Title page for ETD etd-11272011-200024


Type of Document Master's Thesis
Author Aich, Sudipto
URN etd-11272011-200024
Title EVALUATION OF DRIVER PERFORMANCE WHILE MAKING UNPROTECTED INTERSECTION TURNS UTILIZING NATURALISTIC DATA INTEGRATION METHODS
Degree Master of Science
Department Industrial and Systems Engineering
Advisory Committee
Advisor Name Title
Angell, Linda S. Committee Co-Chair
Winchester, Woodrow W. III Committee Co-Chair
Kleiner, Brian M. Committee Member
Keywords
  • Visual glances
  • Middle-Age
  • Teen
  • Older
  • Unprotected Turn
  • Entropy
  • Naturalistic Driving
  • Gap Acceptance
  • Data mining
  • Intersection
Date of Defense 2011-11-14
Availability unrestricted
Abstract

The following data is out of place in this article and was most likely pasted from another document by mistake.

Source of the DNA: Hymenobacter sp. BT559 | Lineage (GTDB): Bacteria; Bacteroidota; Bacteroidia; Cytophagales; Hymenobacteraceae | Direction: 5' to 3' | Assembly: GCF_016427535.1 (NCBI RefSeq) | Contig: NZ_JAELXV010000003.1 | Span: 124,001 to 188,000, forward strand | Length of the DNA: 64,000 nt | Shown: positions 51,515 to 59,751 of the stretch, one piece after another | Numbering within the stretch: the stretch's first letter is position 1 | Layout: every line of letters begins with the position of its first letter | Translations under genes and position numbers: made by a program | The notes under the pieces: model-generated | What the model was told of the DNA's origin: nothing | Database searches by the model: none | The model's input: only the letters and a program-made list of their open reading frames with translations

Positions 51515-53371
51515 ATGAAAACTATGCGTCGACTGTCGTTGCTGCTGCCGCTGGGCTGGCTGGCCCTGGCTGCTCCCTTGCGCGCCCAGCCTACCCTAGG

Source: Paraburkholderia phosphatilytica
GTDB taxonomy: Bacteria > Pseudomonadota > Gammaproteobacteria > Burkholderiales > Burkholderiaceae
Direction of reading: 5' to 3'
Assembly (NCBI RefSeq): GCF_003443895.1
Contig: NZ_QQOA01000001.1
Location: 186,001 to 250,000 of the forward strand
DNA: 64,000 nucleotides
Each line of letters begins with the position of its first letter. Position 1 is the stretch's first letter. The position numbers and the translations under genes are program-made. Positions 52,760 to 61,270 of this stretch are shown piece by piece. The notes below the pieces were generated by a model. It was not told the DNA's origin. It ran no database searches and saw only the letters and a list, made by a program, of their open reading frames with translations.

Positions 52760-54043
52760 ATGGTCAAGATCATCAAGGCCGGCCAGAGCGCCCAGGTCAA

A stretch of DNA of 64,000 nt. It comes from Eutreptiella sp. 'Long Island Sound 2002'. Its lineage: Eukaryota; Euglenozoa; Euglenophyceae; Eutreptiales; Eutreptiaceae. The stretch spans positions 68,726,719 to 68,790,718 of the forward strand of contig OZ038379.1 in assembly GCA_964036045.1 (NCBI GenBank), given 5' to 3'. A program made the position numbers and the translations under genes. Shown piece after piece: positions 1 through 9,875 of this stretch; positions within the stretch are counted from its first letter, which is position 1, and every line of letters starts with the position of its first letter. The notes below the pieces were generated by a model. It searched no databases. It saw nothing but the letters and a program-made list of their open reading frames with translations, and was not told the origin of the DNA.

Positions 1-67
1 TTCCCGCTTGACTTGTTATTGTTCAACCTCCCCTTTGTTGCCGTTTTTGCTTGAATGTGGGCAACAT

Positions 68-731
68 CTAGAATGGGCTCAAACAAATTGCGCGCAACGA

Within the set of all vehicle crashes that occur annually, of intersection-related crashes are over-represented. The research conducted here uses an empirical approach to study driver behavior at intersections, in a naturalistic paradigm. A data-mining algorithm was used to aggregate the data from two different naturalistic databases to obtain instances of unprotected turns at the same intersection. Several dependent variables were analyzed which included visual entropy, mean-duration of glances to locations in the driver’s view, gap-acceptance/rejection time. Kinematic dependent variables include peak/average speed, and peak longitudinal and lateral acceleration. Results indicated that visual entropy and peak speed differs amongst drivers of the three age-groups (older, middle-age, teens) in the presence of traffic in the intersecting streams while negotiating a left turn. Although not significant, but approaching significance, were differences in gap acceptance times, with the older driver accepting larger gaps compared to the younger teen drivers. Significant differences were observed for peak speed and average speed during a left turn, with younger drivers exhibiting higher values for both. Overall, this research has resulted in contribution towards two types of engineering application. Firstly, the analyses of traffic levels, gap acceptance, and gap non-acceptance represented exploratory efforts, ones that ventured into new areas of technical content, using newly available naturalistic driving data. Secondly, the findings from this thesis are among the few that can be used to inform the further development, refinement, and testing of technology (and training) solutions intended to assist drivers in making successful turns and avoiding crashes at intersections.

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